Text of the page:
Second, I want to stress that this story is fiction. Although some of it is based on historic facts and sometimes I will mention a real-world company (after a little research to find out the history of said company usually), there are also going to be fictional stores, fictional people, fictional events. Alma, Wisconsin, for example, is a real town.  There really is a hydroelectric dam there.  Any other similarities between the real Alma and the Alma in this story are completely coincidental. I guess this is a good time to throw in the classic disclaimer that: This story, all names, characters, and incidents portrayed in this work are fictitious. No identification with actual persons, places, buildings, and products is intended or should be inferred.

Of course, I am operating under the premise that my actions can cause changes to the world. But that seems like the most logical premise so I guess I’ll go with it. I’m also operating under the premise that I have jumped back into my own past and am currently creating a new reality with everything outside of my story being exactly as it was in my, erm… real reality. I won’t really know that for sure until some time passes and I can see if the events of this world actually match what I already know—aside from the changes that I may cause, that is. (It is alternatively possible that I’m in a totally different reality where many things are different. I’m hoping for the former because I can use that to greater advantage.)

You see, we all live a story and it doesn’t really matter what happens outside of our own little story. Your neighbor, Joe, could be keeping sex slaves in his basement and it won’t really matter at all—it won’t affect your story until you find out about it. Then it becomes part of your story and you can legitimately become outraged. If you never find out about it, you go on with your daily business and Joe goes on raping his sex slaves and from your perspective, it never happened.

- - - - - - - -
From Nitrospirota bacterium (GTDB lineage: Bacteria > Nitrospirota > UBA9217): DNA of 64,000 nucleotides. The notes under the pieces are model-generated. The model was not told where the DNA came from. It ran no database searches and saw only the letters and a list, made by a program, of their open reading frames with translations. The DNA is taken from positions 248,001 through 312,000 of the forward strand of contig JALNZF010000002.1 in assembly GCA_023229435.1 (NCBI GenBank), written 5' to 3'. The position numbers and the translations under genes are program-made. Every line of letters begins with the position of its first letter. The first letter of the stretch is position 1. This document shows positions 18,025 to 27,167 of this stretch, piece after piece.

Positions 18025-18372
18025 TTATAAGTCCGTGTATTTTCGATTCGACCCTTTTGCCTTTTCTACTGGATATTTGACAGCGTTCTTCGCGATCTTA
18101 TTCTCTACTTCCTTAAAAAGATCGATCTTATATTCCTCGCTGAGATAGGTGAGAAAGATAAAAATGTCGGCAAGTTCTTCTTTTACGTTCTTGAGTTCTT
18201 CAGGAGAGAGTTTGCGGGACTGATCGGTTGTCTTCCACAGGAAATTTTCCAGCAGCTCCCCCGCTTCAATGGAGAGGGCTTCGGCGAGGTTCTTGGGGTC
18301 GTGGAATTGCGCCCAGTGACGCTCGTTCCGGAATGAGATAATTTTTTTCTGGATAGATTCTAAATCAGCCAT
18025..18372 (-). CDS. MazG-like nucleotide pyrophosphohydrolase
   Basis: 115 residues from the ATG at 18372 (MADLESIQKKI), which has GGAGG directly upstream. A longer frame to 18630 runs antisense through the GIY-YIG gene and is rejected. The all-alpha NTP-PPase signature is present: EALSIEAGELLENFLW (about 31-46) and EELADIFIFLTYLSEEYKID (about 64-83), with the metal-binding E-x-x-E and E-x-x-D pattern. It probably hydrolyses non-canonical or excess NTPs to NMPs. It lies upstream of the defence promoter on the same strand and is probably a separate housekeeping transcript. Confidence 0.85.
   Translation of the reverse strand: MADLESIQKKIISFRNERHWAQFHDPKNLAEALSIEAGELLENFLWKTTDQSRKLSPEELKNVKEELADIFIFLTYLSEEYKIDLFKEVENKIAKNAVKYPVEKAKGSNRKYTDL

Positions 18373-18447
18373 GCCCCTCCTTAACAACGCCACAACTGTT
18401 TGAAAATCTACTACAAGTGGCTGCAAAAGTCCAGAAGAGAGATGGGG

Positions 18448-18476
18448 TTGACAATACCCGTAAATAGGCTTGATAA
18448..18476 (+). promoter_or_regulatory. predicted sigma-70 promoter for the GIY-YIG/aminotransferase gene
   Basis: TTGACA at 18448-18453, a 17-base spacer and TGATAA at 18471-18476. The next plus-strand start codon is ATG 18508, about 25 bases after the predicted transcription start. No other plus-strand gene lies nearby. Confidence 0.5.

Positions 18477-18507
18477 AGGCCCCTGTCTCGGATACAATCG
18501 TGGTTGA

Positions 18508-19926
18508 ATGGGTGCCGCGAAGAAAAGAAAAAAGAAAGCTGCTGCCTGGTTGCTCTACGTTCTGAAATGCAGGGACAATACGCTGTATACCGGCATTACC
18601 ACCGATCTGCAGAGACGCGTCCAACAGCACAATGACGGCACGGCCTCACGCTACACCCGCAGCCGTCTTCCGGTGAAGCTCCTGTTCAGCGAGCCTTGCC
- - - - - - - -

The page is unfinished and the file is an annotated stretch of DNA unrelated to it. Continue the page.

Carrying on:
Likewise, your actions don’t, or shouldn’t, have any effect on people or events outside of your circle of influence. So, the mere act of transferring my forty-five-year-old consciousness with all of its memories of what’s going to happen into my younger self, won’t have caused any changes, in and of itself. But the moment I started interacting with this world, my actions started causing unpredictable reactions. It seems unlikely that a twelve-year-old could cause major world changes, though. But extending Jerry and June Nelsons’ lives should be within my circle of influence.  Maybe. Continue reading “Back to Me: Chapter 2, Installment 3”

Posted in Short story

Pit Stop

Freddie Jenkins had been driving for almost five hours since his last stop. He felt like his bladder was about to burst, but there weren’t many exits along this stretch of highway and a black man pissing on the side of the road is just looking for trouble. There was an almost empty twenty ounce coffee cup in the holder in the center console of his Malibu, but he’d done that before and always ended up with urine on his seat or on his hands and just… no.

So on he drove grimacing and squeezing his legs together.  The fucking potholes on the interstate weren’t helping either.

Finally, he saw a sign advertising a Pilot at the next exit—about 3 miles ahead. He was going to make it.  Barely, he thought. Continue reading “Pit Stop”